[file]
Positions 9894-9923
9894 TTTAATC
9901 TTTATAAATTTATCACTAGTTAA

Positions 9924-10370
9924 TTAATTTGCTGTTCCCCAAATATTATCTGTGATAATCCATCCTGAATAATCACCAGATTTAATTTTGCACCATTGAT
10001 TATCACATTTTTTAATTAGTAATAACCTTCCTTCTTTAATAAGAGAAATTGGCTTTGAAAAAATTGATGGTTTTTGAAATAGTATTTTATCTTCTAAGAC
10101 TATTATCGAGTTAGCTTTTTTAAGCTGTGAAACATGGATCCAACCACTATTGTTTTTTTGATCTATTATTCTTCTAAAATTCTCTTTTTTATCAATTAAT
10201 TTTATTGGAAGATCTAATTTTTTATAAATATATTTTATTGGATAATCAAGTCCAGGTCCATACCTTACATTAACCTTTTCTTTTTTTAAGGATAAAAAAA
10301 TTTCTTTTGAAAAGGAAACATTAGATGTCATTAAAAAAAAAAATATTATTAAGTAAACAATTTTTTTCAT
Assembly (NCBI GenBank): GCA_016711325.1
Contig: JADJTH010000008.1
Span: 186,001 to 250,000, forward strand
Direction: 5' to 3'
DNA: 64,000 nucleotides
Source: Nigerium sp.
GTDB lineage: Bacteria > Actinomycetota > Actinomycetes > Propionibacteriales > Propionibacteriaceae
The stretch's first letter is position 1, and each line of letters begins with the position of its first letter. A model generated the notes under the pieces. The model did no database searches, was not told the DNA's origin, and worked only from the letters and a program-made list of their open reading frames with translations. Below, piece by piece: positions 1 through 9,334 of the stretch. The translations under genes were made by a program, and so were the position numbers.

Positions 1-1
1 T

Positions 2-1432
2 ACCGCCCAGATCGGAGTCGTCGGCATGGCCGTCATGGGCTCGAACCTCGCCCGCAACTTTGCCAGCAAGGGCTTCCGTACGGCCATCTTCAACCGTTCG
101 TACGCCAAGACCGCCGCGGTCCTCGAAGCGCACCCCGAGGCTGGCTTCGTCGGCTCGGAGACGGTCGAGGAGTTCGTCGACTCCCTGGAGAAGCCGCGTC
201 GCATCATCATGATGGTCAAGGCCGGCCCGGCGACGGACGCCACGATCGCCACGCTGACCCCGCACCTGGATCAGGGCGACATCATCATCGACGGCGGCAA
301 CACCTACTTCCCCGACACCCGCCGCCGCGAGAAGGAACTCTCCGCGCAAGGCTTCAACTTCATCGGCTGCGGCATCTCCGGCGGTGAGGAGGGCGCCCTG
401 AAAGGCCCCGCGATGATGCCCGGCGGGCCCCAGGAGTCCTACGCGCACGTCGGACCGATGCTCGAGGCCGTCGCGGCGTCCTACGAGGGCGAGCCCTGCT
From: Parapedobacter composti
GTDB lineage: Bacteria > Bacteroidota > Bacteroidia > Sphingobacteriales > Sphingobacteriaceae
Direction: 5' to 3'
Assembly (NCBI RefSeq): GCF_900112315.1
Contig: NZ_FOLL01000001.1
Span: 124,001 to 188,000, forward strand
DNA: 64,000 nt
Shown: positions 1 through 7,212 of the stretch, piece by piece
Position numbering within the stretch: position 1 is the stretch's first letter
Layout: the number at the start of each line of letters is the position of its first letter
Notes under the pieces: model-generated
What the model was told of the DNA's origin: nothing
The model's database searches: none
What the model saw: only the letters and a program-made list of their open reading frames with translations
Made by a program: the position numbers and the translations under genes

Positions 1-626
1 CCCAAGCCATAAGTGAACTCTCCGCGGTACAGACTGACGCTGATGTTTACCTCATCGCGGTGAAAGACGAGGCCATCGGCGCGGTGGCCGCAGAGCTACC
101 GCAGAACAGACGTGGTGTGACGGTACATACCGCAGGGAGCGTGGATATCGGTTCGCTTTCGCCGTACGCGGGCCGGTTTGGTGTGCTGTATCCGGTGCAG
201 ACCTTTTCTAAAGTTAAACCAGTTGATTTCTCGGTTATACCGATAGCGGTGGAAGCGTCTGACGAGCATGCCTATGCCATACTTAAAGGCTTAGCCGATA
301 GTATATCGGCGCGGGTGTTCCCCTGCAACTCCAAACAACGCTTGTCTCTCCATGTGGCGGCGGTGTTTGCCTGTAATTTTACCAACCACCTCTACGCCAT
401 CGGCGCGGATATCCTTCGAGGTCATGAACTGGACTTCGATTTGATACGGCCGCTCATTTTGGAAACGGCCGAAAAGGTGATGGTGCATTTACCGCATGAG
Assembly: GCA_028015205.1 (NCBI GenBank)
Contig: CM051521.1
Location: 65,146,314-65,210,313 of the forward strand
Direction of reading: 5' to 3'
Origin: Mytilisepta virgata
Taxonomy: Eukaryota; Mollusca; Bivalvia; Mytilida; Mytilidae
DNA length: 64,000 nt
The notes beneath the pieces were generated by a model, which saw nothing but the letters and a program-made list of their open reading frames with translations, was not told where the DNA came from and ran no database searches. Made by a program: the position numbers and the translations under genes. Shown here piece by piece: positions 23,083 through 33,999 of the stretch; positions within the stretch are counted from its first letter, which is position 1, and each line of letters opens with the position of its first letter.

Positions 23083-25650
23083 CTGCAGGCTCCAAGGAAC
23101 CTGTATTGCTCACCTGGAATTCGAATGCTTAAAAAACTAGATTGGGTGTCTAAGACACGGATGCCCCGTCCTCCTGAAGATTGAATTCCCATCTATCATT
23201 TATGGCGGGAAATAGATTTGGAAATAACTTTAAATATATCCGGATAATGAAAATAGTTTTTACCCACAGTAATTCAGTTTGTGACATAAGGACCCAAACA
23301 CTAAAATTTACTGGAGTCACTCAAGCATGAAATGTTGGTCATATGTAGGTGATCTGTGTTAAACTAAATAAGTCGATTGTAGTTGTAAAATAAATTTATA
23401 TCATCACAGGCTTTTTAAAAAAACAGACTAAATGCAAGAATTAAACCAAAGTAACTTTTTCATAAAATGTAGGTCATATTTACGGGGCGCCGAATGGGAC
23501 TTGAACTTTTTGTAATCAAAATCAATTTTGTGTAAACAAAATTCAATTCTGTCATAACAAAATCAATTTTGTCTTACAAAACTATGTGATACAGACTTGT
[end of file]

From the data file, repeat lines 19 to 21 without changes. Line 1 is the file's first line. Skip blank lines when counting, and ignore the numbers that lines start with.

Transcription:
1 T

Positions 2-1432
2 ACCGCCCAGATCGGAGTCGTCGGCATGGCCGTCATGGGCTCGAACCTCGCCCGCAACTTTGCCAGCAAGGGCTTCCGTACGGCCATCTTCAACCGTTCG